Magazines are getting more accommodating of advertisers that want their ads to run right through the editorial, space that’s traditionally been off-limits to promotional messages.
Last year, for example, Scholastic Parent & Child began running corner ads on its cover and allowed Campbell Soup to run an ad with a picture of a noodle intersecting an article.
Usually, it’s obvious such promotions are advertisements, but Dwell is going further in its June issue, with an ad composed of colored strips running throughout the 12-page feature well. The vertical bars appear to be an editorial design element but in fact are ads for Valspar, a paint company.
The strips are not labeled advertisement, however, and the advertiser’s name is only mentioned in tiny letters at the bottom of each strip.
It’s only at the end of the editorial section is the ad execution fully explained, in a 2-page spread that says Dwell chose colors from Valspar and integrated them into the pages of the issue.
The ad is a clear violation of the American Society of Magazine Editors guidelines, said Sid Holt, CEO of ASME, who looks into possible guidelines violations.
“I haven’t seen the issue, and can’t comment about the specifics,” he said, “but based on the description, it sounds like product placement, which is a violation of the guidelines. Advertisers should not pay to place their advertisements in editorial.”
Advertisers have been pushing magazines to be more open to product placement, which is common on television. But magazines trade on their reader trust and being a medium where consumers aren’t bombarded with ads, so such integrations run the risk of putting off the reader.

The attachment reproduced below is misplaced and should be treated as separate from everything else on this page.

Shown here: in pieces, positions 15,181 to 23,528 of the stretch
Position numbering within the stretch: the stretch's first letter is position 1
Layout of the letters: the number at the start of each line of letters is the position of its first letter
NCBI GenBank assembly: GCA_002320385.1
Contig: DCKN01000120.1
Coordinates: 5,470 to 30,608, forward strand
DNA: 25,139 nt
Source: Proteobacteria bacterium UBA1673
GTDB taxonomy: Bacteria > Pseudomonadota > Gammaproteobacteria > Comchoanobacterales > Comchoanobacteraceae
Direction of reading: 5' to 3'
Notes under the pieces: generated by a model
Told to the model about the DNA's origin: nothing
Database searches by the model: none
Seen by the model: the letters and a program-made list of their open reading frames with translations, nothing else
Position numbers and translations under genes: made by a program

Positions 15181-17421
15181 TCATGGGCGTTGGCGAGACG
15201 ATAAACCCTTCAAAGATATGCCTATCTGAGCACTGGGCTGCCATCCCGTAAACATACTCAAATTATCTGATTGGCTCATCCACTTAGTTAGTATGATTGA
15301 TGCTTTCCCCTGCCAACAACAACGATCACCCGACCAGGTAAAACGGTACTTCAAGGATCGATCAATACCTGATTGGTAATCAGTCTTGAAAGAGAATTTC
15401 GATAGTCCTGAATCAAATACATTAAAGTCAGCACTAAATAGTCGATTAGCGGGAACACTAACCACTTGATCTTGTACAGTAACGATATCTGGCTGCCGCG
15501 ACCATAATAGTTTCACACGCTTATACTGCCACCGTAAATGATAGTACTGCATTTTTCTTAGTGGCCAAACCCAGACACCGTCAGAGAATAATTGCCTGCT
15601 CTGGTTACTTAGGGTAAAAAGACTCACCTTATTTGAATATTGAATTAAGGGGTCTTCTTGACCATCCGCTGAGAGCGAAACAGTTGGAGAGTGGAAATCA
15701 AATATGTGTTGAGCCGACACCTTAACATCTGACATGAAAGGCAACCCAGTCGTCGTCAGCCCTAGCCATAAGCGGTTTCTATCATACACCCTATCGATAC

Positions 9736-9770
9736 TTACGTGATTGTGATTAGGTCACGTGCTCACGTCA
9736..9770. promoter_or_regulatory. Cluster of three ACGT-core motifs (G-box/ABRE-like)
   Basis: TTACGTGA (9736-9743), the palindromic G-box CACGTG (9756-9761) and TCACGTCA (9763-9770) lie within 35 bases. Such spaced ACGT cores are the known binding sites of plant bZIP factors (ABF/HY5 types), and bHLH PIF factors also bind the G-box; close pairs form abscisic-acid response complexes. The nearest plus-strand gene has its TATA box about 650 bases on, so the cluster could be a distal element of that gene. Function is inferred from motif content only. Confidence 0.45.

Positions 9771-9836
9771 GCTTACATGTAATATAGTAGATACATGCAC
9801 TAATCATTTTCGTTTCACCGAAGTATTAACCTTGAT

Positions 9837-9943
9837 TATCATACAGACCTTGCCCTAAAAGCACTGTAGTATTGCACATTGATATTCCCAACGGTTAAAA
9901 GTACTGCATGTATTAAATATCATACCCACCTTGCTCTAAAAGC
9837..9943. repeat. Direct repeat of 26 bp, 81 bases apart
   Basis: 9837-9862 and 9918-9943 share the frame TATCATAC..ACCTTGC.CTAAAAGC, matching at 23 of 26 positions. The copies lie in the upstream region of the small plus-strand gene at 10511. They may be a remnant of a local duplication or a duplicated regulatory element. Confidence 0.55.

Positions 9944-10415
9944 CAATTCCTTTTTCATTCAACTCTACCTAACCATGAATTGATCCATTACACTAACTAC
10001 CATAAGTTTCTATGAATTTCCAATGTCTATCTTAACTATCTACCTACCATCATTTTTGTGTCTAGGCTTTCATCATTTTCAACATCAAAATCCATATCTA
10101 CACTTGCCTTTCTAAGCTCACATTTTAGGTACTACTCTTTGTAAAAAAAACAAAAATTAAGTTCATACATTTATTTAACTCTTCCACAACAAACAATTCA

Michela O’Connor Abrams, president and publisher of Dwell, said the ad integration was OK in her book because it doesn’t disrupt the reading experience but rather “beautifully enhances the story.”
Something that “confuses or angers or annoys the reader is something we wouldn’t do,” she said.
O’Connor Abrams said the lack of advertiser label wouldn’t be a problem for readers. “We’re not fooling anyone,” she said. But she also didn’t expect readers to see them as such.
Dwell’s editorial team worked with the advertiser and agency on the integration and was comfortable with it, she added.
MPG vp Tim Zayed, who handled the print ad buy for Valspar, said that while the ad was “somewhat risky,” he believes this magazine’s readers would appreciate it. “The Dwell reader is not a conventional reader,” he said. “They’re looking for the new and the different.”
Still, he said the agency would be monitoring reader feedback to the ad.